Today’s blogging prompt asked me to explain the socioeconomic class structure in the neighborhood where I grew up. That would be West Mifflin, PA.
I have six attempts in my drafts folder. All devolved from thoughtful class analysis of a working class suburb into various rants. Clearly, I have some unresolved issues with my hometown. Don’t we all?
My former classmates and playmates grew up in two directions – one ran away to better themselves, the other cling fiercely to their hometown pride, a pride that is about West Mifflin not Pittsburgh. They go to WM bars, they shop locally, they attend reunions and go to church and all of those things that make a community flourish. But it is a weird place – a fusion of Mon Valley steeltown with bedroom community neighborhoods. The mall is literally collapsing as is the movie theater which is rumored to house everything from youth gangs to international drug cartels. The airport is an unknown economic hub that still looks much the same as it did in the 1970’s but then again how much are airports supposed to change?
West Mifflin is the sort of community that doesn’t ask much about people’s personal lives, be that wife beating or being gay. I was one of them so my being a lesbian was relatively fine. I suspect two gay men of color moving from out of state to West Mifflin might not be so tolerated.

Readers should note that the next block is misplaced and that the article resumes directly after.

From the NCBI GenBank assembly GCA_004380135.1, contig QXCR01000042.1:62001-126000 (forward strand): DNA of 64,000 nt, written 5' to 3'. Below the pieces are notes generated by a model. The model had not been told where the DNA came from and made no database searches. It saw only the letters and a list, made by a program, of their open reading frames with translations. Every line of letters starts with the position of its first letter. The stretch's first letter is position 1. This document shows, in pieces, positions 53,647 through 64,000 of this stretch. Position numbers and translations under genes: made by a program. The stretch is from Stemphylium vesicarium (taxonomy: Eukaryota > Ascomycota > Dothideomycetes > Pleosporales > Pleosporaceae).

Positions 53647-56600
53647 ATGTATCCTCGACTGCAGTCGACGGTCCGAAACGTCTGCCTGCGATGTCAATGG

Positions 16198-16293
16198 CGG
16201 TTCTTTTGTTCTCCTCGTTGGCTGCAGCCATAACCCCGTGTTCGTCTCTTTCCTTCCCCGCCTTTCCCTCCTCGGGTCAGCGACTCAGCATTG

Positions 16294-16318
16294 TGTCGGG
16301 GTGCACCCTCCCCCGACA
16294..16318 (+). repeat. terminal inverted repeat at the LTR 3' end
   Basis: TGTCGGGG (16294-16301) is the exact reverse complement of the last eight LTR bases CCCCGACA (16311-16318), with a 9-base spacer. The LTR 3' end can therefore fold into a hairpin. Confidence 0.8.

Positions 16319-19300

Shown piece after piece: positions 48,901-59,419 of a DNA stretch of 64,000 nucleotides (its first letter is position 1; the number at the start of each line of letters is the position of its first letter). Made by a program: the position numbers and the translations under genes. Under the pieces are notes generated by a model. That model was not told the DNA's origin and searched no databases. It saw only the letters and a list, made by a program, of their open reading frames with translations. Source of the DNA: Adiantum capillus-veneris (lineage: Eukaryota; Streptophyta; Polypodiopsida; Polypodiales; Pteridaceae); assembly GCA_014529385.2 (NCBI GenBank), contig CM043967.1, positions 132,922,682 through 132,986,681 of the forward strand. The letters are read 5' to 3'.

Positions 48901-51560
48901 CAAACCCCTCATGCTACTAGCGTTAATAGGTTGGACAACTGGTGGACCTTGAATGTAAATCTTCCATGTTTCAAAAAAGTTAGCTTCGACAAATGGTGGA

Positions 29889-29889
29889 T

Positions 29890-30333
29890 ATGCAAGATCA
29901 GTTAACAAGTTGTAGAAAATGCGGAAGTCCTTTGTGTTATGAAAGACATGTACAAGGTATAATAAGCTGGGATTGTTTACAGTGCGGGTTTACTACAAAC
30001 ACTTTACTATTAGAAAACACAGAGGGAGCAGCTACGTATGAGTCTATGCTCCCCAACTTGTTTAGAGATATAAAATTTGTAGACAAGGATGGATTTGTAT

West Mifflin had two school districts until a merger in 1984 (West Mifflin North and West Mifflin South.) Some people are still fighting that war. It is a bit weird to me who lived through it and came out fine. I was so naive that I had no clue that discussions about “bussing” us from the South end to the North end was code for racism. No clue until I arrived at college.
I suppose the most honest thing I could say is that West Mifflin has a working class ethic and a lot of good people trying hard to maintain their lifestyles and their neighborhood, but it also has a growing degree on people in poverty and reacts very harshly to that perceived erosion of their middle class dreams. And yes there are middle class folks who are doing fine, but feed into the veneer of being more Munhall than Homestead. None of that makes sense if you aren’t from the Mon Valley.
I believe that the economic devastation of the past 40 years has transformed West Mifflin into a new sort of blue collar community that has not found its footing or unity.
The best answer I have was written by Billy Joel in 1982 “Allentown”
This song is about young people living in the Northeast of America. Their lives are miserable because the steel factories are closing down. They desperately want to leave… but they stay because they were brought up to believe that things were going to get better. Maybe that sounds familiar.
I listened to this song when I was in junior high school and it resonated. But Tracy Chapman’s “Fast Car” spoke to me and helped me find my escape route. What I didn’t realize is that no one wanted to leave with me – they scattered to the win.